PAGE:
Art can be used to spur conversation, amplify concerns, and share hope for a better future. In communities and countries facing violent conflict, artists can be powerful forces for change.
Join Elizabeth Murray, senior program officer at the United States Institute of Peace (USIP), as she discusses the role that art played in the 2019 protests against Omar al-Bashir in Sudan and how it is being used to hold the new government accountable. She will also share recent work with arts-based community dialogues in Central African Republic.
Introductory remarks about the Institute and its connections to Hawaiʻi will be offered by Allison Sturma, program officer for public education and national outreach at USIP.
Pictured left: Assil Diab poses with Ahlam Khidr, protest leader and activist, in front of Assil’s mural of Ahlam’s son Hazaa Izzeldine Jaafar, who was killed while peacefully protesting Bashir’s regime in September 2013. Pictured right: Hussein Merghani’s watercolor of hundreds of people from Atbara traveling to join the sit-in at the military headquarters in Khartoum in April 2019. (Photo credit: USIP)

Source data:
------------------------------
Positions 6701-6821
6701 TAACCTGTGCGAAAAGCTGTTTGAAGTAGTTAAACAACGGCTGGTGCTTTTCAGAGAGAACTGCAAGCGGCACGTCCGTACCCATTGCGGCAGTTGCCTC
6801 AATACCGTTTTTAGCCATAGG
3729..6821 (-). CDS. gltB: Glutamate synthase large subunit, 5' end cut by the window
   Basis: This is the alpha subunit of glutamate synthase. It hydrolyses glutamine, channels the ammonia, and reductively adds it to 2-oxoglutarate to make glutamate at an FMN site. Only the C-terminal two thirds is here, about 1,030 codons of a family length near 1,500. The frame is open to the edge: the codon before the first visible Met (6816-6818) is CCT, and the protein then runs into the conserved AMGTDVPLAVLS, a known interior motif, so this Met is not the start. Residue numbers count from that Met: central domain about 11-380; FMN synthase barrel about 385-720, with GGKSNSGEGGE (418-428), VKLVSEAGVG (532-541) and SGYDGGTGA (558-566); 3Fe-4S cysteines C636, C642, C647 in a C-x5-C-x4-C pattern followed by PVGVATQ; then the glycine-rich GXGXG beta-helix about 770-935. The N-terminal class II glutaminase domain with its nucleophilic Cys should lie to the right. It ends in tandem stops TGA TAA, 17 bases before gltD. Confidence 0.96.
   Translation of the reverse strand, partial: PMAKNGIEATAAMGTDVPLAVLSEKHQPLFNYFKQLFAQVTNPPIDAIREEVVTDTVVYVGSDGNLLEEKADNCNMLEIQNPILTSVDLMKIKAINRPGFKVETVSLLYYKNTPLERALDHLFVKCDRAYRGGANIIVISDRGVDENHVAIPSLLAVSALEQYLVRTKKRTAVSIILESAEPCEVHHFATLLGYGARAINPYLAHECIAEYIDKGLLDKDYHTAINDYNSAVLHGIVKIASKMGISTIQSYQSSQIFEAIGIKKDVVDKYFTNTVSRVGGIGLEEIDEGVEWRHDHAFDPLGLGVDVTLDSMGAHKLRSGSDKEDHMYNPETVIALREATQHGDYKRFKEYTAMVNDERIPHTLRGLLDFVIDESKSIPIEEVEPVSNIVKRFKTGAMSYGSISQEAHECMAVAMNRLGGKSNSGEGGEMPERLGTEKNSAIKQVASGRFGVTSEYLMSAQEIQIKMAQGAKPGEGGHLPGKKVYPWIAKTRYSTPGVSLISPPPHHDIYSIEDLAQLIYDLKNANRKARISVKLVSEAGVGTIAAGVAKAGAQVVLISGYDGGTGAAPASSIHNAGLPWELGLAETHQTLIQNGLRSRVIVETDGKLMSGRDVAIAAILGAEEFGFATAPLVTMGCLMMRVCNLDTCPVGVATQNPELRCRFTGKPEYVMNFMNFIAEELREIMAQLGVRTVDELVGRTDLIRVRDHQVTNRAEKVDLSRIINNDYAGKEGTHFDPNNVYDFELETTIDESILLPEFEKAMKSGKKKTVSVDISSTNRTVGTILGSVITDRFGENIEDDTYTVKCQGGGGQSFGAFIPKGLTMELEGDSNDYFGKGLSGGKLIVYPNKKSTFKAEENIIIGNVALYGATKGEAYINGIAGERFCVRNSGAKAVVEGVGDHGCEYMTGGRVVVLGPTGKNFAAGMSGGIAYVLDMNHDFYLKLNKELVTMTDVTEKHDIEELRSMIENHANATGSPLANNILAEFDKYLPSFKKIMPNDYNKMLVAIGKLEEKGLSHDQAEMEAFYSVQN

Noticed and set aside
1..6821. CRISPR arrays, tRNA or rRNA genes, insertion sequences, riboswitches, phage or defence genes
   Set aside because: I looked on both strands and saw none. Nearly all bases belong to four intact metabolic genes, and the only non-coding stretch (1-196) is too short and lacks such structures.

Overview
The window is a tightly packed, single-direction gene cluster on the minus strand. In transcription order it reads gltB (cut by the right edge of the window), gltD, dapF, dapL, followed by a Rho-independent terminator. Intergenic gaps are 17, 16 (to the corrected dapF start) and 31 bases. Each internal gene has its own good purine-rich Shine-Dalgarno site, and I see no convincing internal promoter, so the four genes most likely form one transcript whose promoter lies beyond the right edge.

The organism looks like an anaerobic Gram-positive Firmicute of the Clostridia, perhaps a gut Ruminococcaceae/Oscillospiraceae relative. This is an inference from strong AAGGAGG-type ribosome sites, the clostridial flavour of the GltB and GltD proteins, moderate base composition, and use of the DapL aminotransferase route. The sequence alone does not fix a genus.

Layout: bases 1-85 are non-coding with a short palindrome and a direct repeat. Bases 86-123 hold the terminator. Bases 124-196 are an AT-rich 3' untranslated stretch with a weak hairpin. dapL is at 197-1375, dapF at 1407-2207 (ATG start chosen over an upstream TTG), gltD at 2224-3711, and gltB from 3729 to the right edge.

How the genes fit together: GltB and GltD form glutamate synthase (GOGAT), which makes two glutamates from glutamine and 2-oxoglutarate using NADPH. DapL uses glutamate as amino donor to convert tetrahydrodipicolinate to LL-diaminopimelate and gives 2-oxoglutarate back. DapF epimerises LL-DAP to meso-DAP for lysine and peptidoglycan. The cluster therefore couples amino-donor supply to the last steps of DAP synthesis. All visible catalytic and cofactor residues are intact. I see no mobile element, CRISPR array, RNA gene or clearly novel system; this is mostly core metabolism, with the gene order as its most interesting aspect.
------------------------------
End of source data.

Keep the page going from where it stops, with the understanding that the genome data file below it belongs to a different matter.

This event will be held virtually (via zoom) on April 6, 2021 from 11:00 AM- 12:00 PM HST. This event is FREE. Registration is required.
About the Speaker
Elizabeth Murray manages USIP’s research and programming in Central African Republic and Sudan, including convening USIP’s Sudan Working Group. She also co-directs USIP’s research on national dialogues. Prior to joining USIP, she managed educational programs at the Kennedy Center and served as a Peace Corps volunteer in Costa Rica.
Murray holds a bachelor’s degree in international politics and Latin American studies from Georgetown University and a master’s degree in conflict analysis and resolution from George Mason University. She is currently pursuing a graduate certificate in international migration studies from Georgetown University.
Partner Hosts & Sponsors
This program is hosted in partnership with PAAC, the United States Institute of Peace, and the World Affairs Councils of America. This event is co-sponsored by Ceeds of Peace, East-West Center Arts Program, Pacific Forum, and the Spark M. Matsunaga Institute for Peace & Conflict Resolution.